When I launched the app for the first time, things were pretty straightforward. Everything was well labeled and pretty clear. I already had my Bluetooth keyboard synced to my device so nothing was needed there. I was able to sync to my DropBox account very easily, turned it on in settings and gave a simple confirmation and my notes appeared in an Access Note folder in my DropBox account. I poked around in the help screen for a while and was pleased to see that they included a basic text help guide with clickable sections, as well as an interactive tutorial that helps you walk through some of the features. I didn’t find the interactive guide very useful but the texts guide gave me what I needed.
I then opened a new note and did some typing. I actually wrote most of this review using Access note. The Review mode feature worked well as describe and I was able to navigate around in the note using the custom control keys. Later, it was a snap to pull the note up on my laptop from DropBox and finish it up for posting.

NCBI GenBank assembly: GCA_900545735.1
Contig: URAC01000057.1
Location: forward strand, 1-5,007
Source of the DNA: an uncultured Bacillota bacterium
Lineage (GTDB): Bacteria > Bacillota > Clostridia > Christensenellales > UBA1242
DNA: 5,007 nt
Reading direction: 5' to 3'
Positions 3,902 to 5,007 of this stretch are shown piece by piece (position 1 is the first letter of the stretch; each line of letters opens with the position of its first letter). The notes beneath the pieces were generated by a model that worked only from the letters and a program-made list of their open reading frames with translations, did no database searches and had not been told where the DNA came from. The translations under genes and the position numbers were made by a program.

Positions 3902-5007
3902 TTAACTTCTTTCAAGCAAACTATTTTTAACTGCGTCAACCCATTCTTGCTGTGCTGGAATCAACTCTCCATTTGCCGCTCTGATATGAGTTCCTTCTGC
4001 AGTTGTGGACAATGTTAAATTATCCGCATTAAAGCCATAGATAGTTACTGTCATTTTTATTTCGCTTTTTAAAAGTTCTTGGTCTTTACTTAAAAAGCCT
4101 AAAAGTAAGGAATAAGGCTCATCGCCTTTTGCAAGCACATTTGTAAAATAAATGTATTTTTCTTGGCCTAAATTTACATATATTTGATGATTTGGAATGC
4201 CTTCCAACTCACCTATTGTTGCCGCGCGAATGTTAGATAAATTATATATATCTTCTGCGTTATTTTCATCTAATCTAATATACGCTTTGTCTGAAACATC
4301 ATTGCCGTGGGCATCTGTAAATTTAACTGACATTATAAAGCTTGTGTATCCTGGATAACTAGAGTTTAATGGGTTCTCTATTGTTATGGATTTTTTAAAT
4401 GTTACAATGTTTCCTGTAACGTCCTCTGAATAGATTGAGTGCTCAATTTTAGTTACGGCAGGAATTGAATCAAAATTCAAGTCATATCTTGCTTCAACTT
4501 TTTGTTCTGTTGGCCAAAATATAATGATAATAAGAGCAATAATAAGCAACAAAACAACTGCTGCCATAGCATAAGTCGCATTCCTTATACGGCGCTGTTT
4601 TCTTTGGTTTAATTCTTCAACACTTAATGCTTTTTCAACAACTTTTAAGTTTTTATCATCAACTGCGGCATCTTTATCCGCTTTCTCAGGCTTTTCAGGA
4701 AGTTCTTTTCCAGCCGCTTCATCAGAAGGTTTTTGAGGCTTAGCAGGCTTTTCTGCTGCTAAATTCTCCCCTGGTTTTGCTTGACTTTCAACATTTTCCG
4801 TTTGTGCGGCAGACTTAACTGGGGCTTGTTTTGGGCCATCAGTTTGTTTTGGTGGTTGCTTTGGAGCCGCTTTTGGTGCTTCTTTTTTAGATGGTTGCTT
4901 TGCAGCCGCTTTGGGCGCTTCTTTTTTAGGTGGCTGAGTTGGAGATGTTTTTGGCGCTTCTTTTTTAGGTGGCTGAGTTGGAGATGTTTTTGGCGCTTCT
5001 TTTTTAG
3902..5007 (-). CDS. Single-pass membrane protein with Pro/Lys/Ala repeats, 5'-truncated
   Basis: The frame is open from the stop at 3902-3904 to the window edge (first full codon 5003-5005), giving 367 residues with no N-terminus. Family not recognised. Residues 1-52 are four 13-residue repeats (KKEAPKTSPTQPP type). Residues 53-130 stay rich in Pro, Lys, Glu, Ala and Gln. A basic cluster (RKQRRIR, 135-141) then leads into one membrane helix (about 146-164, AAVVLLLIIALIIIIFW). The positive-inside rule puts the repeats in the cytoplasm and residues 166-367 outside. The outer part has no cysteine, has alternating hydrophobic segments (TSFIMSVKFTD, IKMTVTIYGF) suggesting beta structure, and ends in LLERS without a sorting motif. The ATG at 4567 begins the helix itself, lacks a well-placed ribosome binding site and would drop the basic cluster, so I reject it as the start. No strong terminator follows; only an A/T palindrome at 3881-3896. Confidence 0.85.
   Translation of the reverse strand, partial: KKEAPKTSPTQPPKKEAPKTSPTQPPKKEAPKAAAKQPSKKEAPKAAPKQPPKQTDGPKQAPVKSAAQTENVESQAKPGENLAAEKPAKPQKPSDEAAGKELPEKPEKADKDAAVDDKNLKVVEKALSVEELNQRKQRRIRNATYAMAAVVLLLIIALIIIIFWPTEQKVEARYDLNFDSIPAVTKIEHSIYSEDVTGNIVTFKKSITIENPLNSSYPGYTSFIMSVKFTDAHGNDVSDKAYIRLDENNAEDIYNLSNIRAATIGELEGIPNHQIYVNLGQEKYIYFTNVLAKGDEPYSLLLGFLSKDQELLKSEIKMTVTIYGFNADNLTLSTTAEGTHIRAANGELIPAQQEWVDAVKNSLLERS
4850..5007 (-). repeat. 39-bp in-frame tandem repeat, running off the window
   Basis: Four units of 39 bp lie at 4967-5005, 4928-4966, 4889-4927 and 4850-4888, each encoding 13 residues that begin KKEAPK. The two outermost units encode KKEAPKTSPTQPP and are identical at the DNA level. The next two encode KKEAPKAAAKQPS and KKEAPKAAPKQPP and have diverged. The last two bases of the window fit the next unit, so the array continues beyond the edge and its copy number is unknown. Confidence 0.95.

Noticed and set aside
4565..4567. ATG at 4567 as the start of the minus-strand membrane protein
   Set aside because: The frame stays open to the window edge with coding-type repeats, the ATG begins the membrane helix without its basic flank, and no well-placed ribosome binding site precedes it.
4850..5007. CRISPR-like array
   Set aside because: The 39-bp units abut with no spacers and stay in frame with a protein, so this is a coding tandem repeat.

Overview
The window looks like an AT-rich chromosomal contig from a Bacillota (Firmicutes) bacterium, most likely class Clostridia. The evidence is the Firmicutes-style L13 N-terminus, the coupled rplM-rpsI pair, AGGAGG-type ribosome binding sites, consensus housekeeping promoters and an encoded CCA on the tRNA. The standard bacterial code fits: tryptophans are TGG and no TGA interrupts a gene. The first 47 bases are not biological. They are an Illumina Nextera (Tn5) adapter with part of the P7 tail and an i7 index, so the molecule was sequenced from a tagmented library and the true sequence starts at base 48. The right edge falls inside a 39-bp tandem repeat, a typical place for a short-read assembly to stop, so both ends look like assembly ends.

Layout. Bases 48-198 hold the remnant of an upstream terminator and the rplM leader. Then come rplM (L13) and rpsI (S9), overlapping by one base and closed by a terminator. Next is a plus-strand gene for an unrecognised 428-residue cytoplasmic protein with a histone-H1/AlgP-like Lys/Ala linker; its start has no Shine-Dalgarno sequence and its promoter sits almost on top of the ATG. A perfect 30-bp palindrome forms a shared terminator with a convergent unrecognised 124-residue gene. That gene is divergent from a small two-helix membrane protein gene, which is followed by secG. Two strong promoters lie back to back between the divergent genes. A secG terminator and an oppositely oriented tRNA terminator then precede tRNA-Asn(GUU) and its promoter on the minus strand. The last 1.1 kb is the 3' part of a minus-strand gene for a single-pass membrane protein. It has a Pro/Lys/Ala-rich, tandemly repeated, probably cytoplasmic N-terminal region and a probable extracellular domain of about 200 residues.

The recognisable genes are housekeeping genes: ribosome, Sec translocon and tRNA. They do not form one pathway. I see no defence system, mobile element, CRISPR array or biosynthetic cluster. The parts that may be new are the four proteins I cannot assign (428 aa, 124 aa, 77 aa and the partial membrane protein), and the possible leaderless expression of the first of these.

Overall, I had a very satisfying writing experience using Access Note.
Some additional Observations
Access note succeeds as a fully accessible notetaker, provided you are planning to use your iPhone or iPad with an Apple style Bluetooth keyboard. Many of the unique features of the app rely on functions that cannot be performed using only Voice Over gestures.
Access Note uses a set of quick keys, the option key on a Bluetooth keyboard plus a letter, for various editing and navigation functions while editing a note. I liked having the custom controls when using a Bluetooth keyboard with Access Note as it really made it feel like a traditional note taking device.